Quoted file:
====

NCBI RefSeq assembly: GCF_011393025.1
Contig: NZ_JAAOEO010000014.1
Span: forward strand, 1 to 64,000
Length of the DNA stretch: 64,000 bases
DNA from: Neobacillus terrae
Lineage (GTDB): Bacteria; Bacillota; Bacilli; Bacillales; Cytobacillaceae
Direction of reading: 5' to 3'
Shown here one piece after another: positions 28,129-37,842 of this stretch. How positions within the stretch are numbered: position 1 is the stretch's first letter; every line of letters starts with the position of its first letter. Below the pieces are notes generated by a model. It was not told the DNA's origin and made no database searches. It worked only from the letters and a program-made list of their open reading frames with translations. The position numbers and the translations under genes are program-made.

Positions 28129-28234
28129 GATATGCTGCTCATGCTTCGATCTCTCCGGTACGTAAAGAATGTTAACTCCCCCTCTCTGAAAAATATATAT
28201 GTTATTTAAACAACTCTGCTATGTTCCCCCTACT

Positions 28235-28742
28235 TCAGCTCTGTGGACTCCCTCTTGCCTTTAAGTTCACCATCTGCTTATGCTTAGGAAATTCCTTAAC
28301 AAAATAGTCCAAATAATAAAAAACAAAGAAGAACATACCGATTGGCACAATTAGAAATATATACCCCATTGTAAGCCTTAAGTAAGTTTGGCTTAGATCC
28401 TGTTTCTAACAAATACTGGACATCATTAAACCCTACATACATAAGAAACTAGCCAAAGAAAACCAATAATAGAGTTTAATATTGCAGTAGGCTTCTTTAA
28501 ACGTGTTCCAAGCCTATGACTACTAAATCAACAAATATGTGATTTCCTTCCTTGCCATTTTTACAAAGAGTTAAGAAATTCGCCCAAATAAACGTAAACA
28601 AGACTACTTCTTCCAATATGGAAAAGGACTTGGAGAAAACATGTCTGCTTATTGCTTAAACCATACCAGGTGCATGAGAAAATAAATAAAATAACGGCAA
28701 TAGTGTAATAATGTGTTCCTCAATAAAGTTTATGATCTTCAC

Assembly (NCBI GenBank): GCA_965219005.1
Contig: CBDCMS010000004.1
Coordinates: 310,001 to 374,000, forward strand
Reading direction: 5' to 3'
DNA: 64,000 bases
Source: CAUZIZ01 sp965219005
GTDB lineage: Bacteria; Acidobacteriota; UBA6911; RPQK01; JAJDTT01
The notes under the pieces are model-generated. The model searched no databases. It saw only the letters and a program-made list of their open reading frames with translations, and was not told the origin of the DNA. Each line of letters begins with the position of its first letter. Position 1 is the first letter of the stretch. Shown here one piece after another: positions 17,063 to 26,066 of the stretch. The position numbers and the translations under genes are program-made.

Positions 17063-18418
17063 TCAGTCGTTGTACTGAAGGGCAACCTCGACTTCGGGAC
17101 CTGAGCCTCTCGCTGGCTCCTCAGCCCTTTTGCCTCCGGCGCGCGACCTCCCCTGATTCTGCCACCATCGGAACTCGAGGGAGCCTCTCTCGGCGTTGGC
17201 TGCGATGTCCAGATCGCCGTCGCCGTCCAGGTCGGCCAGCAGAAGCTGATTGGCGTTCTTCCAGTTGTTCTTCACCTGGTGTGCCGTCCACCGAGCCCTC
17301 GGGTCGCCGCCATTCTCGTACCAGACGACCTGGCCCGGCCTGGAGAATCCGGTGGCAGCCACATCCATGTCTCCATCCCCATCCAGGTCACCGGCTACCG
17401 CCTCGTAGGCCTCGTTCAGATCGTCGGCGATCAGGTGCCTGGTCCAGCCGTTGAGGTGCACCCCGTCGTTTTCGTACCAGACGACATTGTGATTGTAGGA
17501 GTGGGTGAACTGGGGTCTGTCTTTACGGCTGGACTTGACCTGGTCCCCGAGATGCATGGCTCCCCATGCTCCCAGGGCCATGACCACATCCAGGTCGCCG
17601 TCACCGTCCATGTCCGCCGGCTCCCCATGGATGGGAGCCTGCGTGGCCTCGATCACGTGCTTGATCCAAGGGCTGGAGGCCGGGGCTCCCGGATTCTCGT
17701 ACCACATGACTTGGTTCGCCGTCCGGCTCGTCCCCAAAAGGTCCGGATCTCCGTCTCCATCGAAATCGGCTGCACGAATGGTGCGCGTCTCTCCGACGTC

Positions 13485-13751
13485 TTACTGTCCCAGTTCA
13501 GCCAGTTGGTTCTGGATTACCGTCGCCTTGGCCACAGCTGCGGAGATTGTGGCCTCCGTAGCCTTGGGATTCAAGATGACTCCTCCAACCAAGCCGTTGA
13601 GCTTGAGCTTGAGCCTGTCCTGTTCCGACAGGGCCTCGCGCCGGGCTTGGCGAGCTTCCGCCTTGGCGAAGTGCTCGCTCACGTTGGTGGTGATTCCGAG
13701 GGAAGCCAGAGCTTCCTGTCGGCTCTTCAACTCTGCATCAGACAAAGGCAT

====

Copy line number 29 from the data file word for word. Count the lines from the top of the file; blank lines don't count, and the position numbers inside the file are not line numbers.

17101 CTGAGCCTCTCGCTGGCTCCTCAGCCCTTTTGCCTCCGGCGCGCGACCTCCCCTGATTCTGCCACCATCGGAACTCGAGGGAGCCTCTCTCGGCGTTGGC